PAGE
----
It’s been eight months since the world flipped upside down.
Eight months since we all went into hiding in the cold darkness of winter, attempting to protect ourselves from a worldwide pandemic we knew (and know) very little about.
One day, we were just going about our lives, with just a faint murmur of COVID-19 in the background. The next? Our entire society was entirely transformed.
They say it takes a number of days to form a habit, and with the banal repetition of many of these COVID-impacted days, becoming accustomed to this new way of life is inevitable.
But just because living in a COVID-world feels normal now, or even like second nature, that doesn’t mean that it isn’t having lasting impact.
Just because the trauma of coronavirus might feel “normal,” that doesn’t mean it isn’t having an impact on your brain on a physical and psychological level. Reminder: we are going through collective trauma as a society right now.
It is easy to forget that we haven’t always lived our lives this heightened, fearing what could happen to us or those we love every time we walk out the door or approach another human.
Sometimes I forget that I didn’t used to think about getting infected every time I saw a group of people standing together.
Sometimes I forget that hugging the people I love didn’t used to be dangerous.
Sometimes I forget that traveling used to be second-nature, and that hopping on a bus, train, plane, etc, didn’t feel like literally betting on life-or-death.
Sometimes I forget what it was like to not feel trapped, back when the world felt like an open door, rather than a closed border.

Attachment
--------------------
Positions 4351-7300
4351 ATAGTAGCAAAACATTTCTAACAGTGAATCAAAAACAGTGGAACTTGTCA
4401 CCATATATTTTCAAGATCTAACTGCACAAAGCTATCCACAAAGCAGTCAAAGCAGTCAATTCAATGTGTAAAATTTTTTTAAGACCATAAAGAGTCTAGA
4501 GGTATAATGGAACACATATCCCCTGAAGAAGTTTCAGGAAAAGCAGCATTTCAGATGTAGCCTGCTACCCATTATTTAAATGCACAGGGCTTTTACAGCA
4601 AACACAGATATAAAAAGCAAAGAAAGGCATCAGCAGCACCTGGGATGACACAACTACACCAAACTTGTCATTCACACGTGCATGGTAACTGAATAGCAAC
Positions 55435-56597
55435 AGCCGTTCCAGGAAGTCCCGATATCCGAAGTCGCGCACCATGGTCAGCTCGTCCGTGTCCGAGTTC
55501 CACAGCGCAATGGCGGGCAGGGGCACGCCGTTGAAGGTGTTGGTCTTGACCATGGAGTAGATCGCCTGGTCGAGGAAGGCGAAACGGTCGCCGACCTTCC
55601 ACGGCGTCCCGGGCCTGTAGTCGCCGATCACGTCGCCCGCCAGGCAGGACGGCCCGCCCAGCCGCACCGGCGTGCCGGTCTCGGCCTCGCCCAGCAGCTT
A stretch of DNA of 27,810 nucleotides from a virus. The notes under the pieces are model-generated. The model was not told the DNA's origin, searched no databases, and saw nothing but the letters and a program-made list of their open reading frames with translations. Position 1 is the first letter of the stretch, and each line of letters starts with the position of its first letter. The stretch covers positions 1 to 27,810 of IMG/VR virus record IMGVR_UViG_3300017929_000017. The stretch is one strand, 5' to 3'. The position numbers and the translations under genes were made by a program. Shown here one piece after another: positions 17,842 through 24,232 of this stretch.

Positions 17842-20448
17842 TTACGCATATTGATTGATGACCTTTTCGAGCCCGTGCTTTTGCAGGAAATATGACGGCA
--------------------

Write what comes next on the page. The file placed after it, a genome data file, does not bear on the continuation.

Sometimes I forget that my mental health challenges used to feel less all-consuming, because I could more easily regulate by being out of the house and in close proximity with others.
Sometimes I forget just how much of a traumatic impact being completely alone for months on end in the height of quarantine had on me, especially as someone who already struggles.
It has been eight months. And yes, all of our lives have changed. We’ve adjusted our routines, our priorities, and so on… We’ve shaped them for survival. And adapting for survival for nearly a year can be exhausting.
I don’t have much wisdom to offer other than simply reminding you that traumatic, survival instincts are running rampant right now, both within ourselves and in our interactions with others.
You don’t have to “figure it out.” Our world is hurting, and you’re allowed to be hurting too.